FLUTH v. SCHOENFELDER CONSTR., 2018 S.D. 65: Owner of a rental property had a prior disgruntled tenant set off a gas explosion in one of his properties. Owner contracted with Contractor to demolish the home and grade the property. Owner was told that the waterline accessing the property needed to be shut off at the street-curb. Owner only shut off the water in the basement and had the water meter removed. During demolition, Contractor broke the waterline, to which it bent the pipe over and hammered it shut to temporarily lessen the flow of water. However, the water valve was never shut off at the street-curb.
The following spring, Plaintiff noticed that water was penetrating her basement to which she discovered extensive water damage. Plaintiff noticed water pooling on Owner’s empty lot and Owner, upon being notified, had the water valve shut off at the curb. Thereafter, Plaintiff did not experience any further trouble with ground water entering her basement. Plaintiff brought suit against the Owner and Contractor. Prior to trial, Plaintiff settled with Contractor for $7,500.00, the funds were remitted, and Plaintiff filed a satisfaction of judgment.
Owner moved for summary judgment, which was granted on the basis that a “satisfaction of one judgment precludes action against another joint tortfeasor.” Plaintiff thereby appealed.
In a case of first impression, the South Dakota Supreme Court held that although Plaintiff filed a satisfaction of judgment, doing so did not automatically discharge Owner. Where an action for damages proceeds to trial and judgment is entered on the verdict, that judgment represents a final determination, however, this principle does not necessarily apply to a consent judgment. The issue of full damages has generally not been litigated when a consent judgment is entered, and the parties may or may not agree that the amount being entered by consent represents the plaintiff’s full claim for damages. As such, the Court found that Plaintiff’s agreement with Contractor did not represent the full extent of Plaintiff’s damages and, therefore, Plaintiff did not discharge Owner from liability if the satisfaction of judgment did not reflect a full satisfaction of Plaintiff’s damages. The Court also emphasized that such decision does not mean that Plaintiff is entitled to a double recovery, instead, Plaintiff’s partial satisfaction simply reduces the award of a subsequent judgment against other tortfeasors.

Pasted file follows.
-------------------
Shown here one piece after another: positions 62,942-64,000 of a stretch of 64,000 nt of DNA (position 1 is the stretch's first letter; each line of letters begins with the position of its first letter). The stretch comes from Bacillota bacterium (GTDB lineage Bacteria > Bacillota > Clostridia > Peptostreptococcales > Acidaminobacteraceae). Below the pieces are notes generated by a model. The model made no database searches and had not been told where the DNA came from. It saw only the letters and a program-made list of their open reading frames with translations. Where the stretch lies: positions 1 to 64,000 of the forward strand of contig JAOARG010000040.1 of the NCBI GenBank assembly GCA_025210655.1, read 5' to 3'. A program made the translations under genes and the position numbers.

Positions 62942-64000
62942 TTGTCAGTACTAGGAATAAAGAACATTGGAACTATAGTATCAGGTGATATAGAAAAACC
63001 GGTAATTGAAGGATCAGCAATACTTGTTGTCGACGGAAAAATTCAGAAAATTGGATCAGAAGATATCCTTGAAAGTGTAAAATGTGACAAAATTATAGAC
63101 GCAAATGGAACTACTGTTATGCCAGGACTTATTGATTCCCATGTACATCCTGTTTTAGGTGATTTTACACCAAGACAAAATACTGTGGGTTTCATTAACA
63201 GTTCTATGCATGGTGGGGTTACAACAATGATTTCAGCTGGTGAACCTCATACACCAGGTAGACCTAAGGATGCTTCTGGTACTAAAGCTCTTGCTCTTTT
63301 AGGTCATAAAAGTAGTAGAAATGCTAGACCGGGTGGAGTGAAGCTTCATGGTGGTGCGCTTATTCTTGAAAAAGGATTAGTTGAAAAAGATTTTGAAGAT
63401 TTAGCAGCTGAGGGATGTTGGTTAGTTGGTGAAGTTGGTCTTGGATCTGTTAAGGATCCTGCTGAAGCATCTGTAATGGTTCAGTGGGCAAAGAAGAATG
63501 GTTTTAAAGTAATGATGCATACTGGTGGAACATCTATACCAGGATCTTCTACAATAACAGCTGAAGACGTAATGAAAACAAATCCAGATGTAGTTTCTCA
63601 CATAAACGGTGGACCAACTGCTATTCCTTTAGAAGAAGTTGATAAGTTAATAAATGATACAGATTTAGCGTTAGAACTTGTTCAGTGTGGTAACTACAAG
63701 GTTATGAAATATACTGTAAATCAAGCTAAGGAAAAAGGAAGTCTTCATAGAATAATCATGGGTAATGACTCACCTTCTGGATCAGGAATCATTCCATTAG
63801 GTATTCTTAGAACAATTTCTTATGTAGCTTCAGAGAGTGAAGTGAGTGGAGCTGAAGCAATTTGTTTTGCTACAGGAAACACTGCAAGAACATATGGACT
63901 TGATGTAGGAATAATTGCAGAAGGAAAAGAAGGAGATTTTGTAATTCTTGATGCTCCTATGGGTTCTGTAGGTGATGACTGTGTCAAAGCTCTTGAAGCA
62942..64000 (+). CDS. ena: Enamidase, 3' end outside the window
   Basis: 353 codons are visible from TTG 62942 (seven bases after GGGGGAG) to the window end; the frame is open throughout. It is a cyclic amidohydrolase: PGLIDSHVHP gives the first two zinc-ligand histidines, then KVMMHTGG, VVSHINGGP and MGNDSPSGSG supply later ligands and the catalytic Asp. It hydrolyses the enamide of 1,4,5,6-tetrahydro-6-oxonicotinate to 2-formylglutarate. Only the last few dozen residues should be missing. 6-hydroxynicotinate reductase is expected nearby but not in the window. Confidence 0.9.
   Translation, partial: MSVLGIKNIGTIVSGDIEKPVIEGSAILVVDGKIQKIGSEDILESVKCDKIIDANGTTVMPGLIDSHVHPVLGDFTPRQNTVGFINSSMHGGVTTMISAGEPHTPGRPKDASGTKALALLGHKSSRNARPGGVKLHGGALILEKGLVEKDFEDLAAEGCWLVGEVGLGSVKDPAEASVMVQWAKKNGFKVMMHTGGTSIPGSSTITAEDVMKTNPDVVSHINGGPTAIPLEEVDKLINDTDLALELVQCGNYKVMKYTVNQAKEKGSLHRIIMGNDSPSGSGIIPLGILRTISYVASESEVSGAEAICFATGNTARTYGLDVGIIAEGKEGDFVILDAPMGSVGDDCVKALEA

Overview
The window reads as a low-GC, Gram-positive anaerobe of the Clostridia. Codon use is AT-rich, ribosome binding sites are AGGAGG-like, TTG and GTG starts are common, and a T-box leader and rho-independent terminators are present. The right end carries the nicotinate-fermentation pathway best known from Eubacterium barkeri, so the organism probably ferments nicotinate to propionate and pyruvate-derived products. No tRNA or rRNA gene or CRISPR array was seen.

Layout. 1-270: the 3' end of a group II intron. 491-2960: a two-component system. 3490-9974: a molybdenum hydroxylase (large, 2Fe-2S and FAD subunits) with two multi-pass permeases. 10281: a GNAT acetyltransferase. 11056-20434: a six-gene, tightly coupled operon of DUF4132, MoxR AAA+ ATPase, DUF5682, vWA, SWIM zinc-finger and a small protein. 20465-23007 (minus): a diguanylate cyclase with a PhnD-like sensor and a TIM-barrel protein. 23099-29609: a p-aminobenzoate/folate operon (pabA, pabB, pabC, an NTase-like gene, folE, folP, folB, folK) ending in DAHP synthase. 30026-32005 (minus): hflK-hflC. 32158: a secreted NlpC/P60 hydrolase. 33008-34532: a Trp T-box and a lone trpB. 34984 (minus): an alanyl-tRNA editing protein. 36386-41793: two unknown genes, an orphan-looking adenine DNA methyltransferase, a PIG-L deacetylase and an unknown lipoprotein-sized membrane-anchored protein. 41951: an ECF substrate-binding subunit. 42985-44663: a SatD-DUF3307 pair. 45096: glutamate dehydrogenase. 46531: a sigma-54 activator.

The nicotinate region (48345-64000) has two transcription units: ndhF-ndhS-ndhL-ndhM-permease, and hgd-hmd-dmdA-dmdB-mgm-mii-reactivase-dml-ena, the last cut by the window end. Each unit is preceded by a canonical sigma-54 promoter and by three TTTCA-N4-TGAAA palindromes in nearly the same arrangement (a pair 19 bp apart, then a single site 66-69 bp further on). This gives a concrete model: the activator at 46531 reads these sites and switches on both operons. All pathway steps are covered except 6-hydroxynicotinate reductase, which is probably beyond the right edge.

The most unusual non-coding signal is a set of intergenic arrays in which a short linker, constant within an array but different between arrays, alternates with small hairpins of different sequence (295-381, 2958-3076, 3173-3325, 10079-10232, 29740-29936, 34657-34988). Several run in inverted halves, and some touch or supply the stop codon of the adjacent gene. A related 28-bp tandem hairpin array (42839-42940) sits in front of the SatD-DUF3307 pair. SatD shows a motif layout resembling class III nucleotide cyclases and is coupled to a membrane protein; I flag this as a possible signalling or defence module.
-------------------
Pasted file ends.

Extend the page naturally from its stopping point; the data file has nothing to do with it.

Owner also asserted that the trial court erred by denying a motion he brought to bring a cross-claim against Contractor and, furthermore, that if Plaintiff prevailed at trial that Owner was entitled to a pro-rata reduction of $7,500. The Court found that a release reduces a claim against other joint tortfeasors in the amount of consideration paid. However, SDCL 15-8-17 does not provide for a pro-rata deduction unless so provided by the release. Here, even assuming the satisfaction acted as a release, there was nothing in the satisfaction providing for a pro rata reduction.
As to whether Contractor could be brought in by a cross-claim, the Court found that the trial court’s judicial economy arguments no longer applied and, moreover, that if Contractor wished to foreclose Owner’s right to obtain contribution, then Contractor should have sought a release that met the requirements of SDCL 15-8-18. However, the Court stated that the applicable limitations issue might bar a contribution claim and thereby remanded for that issue to be determined by the trial court.